Why didn’t Mercedes have a smaller wing? Because its pre-season simulation didn’t account for the porpoising. So the wings in manufacture were suitable for a car which could run without porpoising. New ones couldn’t be manufactured in time. The team would have liked to have the wing which was readied just in time for Jeddah available at Bahrain a week earlier. It would have liked to have had an even lower downforce one for Jeddah. But even if the smaller wings had been available, they would be sticking plasters for the underlying problem, only necessary because the floor is not working.
Ferrari has the porpoising but only at very high speeds despite running a lot of wing. Red Bull no longer seems to have the problem and is very quick despite running way less wing than either Ferrari or Mercedes. This could mean the Red Bull is running only at a fraction of its potential and that it has an underlying porpoising issue that, when fixed, is going to unleash big lap time gains as bigger wings become feasible. OR, it may be that it’s already in its sweet spot and it runs smaller wings simply because it has a better underfloor performance than everyone else and that its optimum lift/drag ratio is achieved without needing much wing.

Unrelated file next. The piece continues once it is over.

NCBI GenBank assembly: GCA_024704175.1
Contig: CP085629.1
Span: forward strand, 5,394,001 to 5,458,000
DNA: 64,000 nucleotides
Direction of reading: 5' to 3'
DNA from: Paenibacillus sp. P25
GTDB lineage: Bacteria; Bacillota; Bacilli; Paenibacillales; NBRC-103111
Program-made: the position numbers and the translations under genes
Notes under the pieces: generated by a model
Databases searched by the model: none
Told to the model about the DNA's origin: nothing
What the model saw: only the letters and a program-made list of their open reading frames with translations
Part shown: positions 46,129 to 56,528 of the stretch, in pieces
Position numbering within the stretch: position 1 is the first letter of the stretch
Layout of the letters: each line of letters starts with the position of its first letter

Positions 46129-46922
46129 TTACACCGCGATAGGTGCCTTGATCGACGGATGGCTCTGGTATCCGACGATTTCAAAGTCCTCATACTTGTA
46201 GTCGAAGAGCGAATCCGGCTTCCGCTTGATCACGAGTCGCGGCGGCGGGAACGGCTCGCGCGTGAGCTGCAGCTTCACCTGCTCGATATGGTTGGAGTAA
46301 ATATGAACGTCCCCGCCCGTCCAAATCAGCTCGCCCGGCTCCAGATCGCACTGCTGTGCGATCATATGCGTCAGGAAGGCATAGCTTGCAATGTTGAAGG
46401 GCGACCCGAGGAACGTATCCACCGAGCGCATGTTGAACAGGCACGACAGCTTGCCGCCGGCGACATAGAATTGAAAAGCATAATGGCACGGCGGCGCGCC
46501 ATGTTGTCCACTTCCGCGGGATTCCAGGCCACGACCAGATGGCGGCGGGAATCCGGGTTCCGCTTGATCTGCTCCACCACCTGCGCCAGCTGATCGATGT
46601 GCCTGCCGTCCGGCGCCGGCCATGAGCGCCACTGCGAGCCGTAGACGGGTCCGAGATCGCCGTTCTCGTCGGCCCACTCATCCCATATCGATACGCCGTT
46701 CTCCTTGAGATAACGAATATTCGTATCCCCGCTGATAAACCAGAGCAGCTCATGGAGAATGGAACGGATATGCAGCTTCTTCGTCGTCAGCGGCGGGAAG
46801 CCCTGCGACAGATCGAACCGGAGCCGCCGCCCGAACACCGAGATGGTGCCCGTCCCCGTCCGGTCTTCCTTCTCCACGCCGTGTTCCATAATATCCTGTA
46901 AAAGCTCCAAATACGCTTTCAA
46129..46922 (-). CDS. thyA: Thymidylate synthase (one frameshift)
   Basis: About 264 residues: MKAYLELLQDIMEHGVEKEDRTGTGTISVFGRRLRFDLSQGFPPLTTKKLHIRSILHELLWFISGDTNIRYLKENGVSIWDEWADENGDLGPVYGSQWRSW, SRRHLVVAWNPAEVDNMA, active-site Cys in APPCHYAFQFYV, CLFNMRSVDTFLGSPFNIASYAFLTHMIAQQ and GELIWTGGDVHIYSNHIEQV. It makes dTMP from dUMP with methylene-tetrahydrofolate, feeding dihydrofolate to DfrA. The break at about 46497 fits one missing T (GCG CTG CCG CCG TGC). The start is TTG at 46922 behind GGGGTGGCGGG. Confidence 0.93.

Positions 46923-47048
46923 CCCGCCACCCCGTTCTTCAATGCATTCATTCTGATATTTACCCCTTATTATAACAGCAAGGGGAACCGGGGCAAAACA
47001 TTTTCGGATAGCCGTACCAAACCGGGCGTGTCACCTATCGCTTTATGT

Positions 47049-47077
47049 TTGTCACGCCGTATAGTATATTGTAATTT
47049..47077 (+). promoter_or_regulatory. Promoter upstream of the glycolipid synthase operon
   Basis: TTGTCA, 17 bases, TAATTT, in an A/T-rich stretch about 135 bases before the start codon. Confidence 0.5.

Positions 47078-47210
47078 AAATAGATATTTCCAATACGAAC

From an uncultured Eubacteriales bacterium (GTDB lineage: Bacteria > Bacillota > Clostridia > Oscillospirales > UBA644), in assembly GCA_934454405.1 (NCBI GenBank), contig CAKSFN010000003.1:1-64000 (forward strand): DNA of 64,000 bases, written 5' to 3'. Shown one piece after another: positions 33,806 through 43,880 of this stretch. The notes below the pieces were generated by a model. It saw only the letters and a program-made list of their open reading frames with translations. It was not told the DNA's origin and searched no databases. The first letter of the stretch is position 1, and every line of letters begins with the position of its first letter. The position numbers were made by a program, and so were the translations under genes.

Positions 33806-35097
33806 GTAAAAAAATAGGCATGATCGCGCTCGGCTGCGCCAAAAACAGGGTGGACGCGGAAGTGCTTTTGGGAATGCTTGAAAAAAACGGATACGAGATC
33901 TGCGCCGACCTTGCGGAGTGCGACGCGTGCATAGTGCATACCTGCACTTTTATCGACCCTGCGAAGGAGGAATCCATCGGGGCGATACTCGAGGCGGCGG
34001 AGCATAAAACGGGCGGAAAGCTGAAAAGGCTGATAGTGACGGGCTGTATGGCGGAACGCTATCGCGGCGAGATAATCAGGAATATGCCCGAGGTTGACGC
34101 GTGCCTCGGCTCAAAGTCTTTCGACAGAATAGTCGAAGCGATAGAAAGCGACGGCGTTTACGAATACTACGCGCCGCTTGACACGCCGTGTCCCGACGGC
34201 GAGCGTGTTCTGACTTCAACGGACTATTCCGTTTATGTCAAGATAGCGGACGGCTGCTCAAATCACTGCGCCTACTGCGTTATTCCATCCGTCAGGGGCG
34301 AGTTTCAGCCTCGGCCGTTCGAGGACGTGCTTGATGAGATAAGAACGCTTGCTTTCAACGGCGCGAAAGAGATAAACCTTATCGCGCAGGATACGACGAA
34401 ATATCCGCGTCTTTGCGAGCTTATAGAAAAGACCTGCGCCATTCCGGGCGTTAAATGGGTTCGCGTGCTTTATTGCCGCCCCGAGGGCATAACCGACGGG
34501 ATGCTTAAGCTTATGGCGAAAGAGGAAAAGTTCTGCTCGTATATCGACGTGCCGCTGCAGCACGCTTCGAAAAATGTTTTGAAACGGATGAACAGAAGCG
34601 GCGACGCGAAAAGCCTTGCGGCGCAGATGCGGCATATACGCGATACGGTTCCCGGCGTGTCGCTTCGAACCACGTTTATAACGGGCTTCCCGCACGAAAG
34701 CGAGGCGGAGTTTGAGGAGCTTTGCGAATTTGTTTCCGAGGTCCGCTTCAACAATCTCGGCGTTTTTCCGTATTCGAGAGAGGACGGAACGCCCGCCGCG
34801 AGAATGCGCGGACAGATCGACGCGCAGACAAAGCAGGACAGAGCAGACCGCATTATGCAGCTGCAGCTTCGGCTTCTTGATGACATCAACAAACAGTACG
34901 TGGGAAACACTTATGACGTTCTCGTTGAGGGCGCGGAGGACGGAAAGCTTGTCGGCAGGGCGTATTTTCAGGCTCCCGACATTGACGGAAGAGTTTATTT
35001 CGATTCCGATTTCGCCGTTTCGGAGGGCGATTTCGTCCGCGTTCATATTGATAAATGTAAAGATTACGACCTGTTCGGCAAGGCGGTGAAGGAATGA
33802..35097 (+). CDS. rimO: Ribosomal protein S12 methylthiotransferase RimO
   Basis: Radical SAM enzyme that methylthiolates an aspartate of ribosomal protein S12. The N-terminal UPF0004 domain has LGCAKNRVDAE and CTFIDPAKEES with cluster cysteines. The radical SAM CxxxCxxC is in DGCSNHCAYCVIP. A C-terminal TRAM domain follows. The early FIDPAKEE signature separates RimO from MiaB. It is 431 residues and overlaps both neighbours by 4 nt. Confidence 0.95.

The prospect of a potentially much faster Red Bull is surely a scary prospect for Mercedes. But we don’t know just how much performance could be unlocked from the W13. Those aerodynamicists who have been through this before say the solution will be found in a variety of details such as how close the throat area of the venturi is to the centre of the car, how aggressive the inlet is, how close the bodywork is to the ground – and suspension and damping. But even once Mercedes has found that ideal combination, there is no way of knowing yet whether it will be enough.
In qualifying pace the car has averaged around 0.5sec off the pace, in races more like 0.7sec. A lower downforce wing may have found around 0.1sec of that, a power unit as potent as Ferrari’s maybe another 0.1-0.2sec.
As it is, it’s still comfortably clear of the best of the midfield cars – from Haas, Alfa and Alpine. That’s because it is still delivering more downforce than those cars even when running in its compromised form. But extracting all its potential is not going to be a quick job. For its title prospects Mercedes really needs Ferrari and Red Bull to continue taking points off each other until it gets a proper handle on this.